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or SVT is the most common type of arrhythmia
seen in children. The most common type of SVT seen in young children is Wolff Parkinson White Syndrome
. Usually, the only electrical connection between the upper and lower chambers is the AV node. Children with SVT usually have an extra pathway which connects the upper and lower chambers of the heart. Most of the time, this extra pathway does not affect the heart rhythm. But if there is an early heart beat (called a premature atrial contraction
— PAC, or premature ventricular contraction
— PVC), the impulse may travel down to the lower chambers using the normal pathway, the AV node, causing the heart to beat, and travel back up the extra pathway to the atria. The impulse then continues going around this circuit, driving the heart at a very fast rate. The normal heart rhythm can be resumed when the electrical loop is blocked anywhere along its route.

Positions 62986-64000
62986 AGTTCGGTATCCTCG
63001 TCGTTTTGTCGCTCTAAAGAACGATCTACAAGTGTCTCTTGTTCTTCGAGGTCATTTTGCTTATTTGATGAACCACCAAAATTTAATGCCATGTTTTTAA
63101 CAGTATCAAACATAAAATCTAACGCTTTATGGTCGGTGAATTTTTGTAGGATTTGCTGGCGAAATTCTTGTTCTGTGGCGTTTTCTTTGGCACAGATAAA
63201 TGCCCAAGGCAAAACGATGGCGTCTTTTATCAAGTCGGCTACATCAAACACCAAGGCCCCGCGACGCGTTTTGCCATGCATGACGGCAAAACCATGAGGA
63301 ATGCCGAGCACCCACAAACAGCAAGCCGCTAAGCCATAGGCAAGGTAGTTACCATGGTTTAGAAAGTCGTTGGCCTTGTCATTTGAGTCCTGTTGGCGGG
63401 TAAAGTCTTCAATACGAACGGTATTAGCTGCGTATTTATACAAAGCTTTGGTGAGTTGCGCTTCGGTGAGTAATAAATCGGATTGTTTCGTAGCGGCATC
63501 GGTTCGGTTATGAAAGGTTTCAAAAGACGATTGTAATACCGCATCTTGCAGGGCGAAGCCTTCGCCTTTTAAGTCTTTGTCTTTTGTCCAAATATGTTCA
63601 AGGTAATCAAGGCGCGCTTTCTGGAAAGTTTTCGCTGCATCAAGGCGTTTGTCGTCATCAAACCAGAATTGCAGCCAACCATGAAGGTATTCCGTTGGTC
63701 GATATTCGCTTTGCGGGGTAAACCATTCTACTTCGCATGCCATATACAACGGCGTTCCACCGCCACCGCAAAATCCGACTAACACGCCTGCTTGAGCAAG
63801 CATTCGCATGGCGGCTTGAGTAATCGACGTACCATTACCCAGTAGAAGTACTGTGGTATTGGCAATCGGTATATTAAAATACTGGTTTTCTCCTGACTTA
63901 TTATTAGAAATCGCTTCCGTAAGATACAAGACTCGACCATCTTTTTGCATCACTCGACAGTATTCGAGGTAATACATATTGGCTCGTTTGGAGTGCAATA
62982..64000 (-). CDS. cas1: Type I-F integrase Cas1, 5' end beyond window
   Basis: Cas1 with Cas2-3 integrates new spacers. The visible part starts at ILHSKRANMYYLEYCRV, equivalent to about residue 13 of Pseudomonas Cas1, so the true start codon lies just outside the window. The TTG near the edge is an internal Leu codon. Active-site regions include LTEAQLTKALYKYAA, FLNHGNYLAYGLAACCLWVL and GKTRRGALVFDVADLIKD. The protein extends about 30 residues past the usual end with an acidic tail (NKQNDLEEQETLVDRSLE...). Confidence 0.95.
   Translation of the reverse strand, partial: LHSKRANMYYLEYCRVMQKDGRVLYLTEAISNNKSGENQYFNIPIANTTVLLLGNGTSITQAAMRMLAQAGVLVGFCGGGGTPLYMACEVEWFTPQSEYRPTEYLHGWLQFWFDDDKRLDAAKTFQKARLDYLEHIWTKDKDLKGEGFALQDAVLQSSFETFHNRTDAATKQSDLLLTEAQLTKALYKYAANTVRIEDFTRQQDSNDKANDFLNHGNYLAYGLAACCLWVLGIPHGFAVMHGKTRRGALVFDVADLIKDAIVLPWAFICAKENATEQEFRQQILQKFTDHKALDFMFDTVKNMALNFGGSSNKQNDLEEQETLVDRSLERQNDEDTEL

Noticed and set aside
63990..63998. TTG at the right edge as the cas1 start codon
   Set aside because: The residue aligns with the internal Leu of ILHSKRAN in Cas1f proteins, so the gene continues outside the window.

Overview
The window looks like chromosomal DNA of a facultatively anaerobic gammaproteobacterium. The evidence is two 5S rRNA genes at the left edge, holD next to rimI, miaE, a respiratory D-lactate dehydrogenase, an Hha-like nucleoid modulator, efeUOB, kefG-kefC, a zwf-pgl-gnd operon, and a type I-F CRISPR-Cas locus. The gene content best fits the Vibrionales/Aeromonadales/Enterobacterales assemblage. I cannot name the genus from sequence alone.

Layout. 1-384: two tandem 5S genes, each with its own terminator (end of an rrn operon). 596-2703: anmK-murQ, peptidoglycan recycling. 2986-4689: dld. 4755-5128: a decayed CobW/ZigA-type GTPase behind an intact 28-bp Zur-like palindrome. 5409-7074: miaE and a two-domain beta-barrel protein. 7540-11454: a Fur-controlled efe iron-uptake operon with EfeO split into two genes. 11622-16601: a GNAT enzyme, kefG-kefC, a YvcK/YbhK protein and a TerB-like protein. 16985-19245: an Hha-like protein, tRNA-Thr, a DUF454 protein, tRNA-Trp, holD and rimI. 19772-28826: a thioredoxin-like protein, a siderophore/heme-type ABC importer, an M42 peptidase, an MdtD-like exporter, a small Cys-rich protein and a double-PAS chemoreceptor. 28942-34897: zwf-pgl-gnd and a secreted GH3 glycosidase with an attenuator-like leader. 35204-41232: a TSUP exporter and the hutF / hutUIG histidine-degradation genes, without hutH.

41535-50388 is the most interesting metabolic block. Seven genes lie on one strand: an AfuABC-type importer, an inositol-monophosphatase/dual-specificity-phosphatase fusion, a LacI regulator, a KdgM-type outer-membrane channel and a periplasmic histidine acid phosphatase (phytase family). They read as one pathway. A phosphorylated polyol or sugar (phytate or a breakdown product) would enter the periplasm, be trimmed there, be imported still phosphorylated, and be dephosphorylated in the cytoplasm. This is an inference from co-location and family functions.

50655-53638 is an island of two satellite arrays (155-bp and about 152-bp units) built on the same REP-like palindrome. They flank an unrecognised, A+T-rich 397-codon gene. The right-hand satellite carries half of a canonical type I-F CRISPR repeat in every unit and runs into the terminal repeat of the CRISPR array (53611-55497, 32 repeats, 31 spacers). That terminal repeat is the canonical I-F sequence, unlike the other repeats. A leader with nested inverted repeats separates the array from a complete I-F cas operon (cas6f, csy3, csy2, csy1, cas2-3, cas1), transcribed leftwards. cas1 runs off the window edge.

Another type of SVT is atrial nodal re-entrant tachycardia which arises due to presence of an extra focus or pacemaker in the atria. This discharges faster than the SA node which is the pacemaker in normal hearts.
This can be precipitated by caffeine and certain drugs such as decongestants, inhalers for asthma
and thus these patients are advised to avoid taking these medications.
Definitive treatment for WPW syndrome includes radiofrequency ablation
where thermal radiofrequency energy is used to ablate the extra pathway. However treatment choice frequently depends on age/size of the patient, the frequency and severity of symptoms, treatment effectiveness for a particular patient, whether the child wants to play competitive sports, and child/family preference.